During his professional career with IBM, Loral, and Lockheed Martin, some of the remarks which were attributed to him were that he was 'a remarkable young man, ' 'a person so alive, and one who appeared indestructible. An easygoing nature, grat sense of humor, and intelligence that would take him very far.'
Stephen did not equate money with success. What counted most to him, was how it was achieved. To Stephen, religion was not a way of looking at 'certain things', it was a 'certain way' of looking at everything. I often remember at our frequent and noisy family gatherings that he would make time to converse with me in a quiet corner of the room to discuss religion and spirituality. Often the topics centered on current happenings in the Medjugorje apparitions, prophesis, and the spritual journeys of others.
Upon returning to Staten Island as a project manager for Lockheed Martin, he pursued his earlier interest in cross-country running. His former coach at Msgr. Farrell H.S., currently still their coach, requested that Steve give pep talks to the runners, to instill motivation in them on what they could achieve without the benefits of outstanding natural talent.
At times you could say that Steve’s goodness and holiness was like yeast in bread. You don’t see it or taste it, but you know when it’s missing. At other times, it seemed like the theme of Godspell was unassumingly present in his dailylife and his love of God: You know those famous lyrics: 'To see Thee more clearly; follow Thee more nearly; love Thee more dearly.'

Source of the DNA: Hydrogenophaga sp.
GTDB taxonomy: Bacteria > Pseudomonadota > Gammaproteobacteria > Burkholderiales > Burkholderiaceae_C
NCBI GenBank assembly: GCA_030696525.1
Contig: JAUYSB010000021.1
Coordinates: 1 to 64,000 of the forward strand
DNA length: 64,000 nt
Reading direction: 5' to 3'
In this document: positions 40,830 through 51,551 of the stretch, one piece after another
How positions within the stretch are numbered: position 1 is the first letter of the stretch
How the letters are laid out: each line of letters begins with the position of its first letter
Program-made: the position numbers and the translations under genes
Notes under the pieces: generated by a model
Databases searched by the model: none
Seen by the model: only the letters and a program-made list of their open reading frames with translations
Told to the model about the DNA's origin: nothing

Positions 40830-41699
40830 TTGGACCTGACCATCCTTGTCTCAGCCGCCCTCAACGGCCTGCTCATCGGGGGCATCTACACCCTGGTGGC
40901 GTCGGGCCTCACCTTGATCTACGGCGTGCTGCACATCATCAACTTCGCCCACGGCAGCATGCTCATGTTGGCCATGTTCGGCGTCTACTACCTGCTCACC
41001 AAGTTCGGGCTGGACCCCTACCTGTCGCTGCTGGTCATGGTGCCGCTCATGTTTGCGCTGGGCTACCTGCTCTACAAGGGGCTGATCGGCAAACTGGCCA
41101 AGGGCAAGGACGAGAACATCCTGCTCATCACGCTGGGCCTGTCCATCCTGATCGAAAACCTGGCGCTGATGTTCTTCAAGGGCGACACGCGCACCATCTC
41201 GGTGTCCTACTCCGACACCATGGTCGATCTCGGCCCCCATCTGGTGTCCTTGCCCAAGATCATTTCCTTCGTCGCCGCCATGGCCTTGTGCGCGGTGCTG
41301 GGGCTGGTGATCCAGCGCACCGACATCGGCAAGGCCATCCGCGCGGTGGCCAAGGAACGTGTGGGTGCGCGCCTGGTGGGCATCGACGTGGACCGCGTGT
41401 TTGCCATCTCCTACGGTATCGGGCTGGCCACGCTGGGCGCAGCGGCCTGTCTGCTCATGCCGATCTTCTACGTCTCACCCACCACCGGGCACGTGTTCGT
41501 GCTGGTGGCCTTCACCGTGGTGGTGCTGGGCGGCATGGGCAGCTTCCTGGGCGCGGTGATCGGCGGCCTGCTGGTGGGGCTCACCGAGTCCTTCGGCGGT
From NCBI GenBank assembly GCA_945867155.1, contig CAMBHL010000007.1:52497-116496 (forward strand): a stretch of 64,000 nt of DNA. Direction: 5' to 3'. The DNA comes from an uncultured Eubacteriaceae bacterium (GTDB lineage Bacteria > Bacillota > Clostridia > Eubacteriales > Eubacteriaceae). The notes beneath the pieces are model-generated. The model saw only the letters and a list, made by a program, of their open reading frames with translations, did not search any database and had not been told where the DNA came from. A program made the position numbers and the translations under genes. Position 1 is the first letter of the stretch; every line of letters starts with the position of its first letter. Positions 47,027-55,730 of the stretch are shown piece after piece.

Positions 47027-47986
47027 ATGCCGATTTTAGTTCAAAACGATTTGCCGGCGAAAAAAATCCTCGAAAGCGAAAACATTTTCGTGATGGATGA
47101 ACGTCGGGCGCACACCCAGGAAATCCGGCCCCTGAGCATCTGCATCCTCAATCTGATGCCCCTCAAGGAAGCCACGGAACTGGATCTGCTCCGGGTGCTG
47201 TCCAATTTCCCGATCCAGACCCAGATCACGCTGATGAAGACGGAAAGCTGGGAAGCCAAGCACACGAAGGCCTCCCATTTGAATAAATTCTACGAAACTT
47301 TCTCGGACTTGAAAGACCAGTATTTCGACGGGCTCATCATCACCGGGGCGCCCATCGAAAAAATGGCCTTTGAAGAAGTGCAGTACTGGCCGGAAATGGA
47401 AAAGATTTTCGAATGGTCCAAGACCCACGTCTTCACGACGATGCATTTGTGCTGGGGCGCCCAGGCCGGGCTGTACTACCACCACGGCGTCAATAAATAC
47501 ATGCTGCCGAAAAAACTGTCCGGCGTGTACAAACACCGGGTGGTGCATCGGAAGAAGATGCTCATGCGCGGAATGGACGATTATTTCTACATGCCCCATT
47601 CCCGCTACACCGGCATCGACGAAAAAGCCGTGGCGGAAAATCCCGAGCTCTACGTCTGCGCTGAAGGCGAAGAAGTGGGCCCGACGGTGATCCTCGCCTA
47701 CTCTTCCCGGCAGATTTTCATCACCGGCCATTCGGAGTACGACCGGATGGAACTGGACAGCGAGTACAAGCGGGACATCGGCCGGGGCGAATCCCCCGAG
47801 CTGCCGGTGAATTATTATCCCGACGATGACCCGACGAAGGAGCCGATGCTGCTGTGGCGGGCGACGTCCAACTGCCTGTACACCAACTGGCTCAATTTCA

He joined the Staten Island Athletic Club and races every week in Clove Lakes Park and also ran half-marathons in every borough of New York. His dedication extended to an event that took place during a December 2000 snowstorm. Screaming winds, blankets of snow, visibility zilch - blizzard conditions. So where else would he be on that day? In the thick of it. The first one at the road race, the volunteer timekeeper. After all, it had been two whole days since he had been released from the hospital following minor heart surgery, clocking the four insane diehard runners in galoshes and studded running shoes, in seven inches of snow.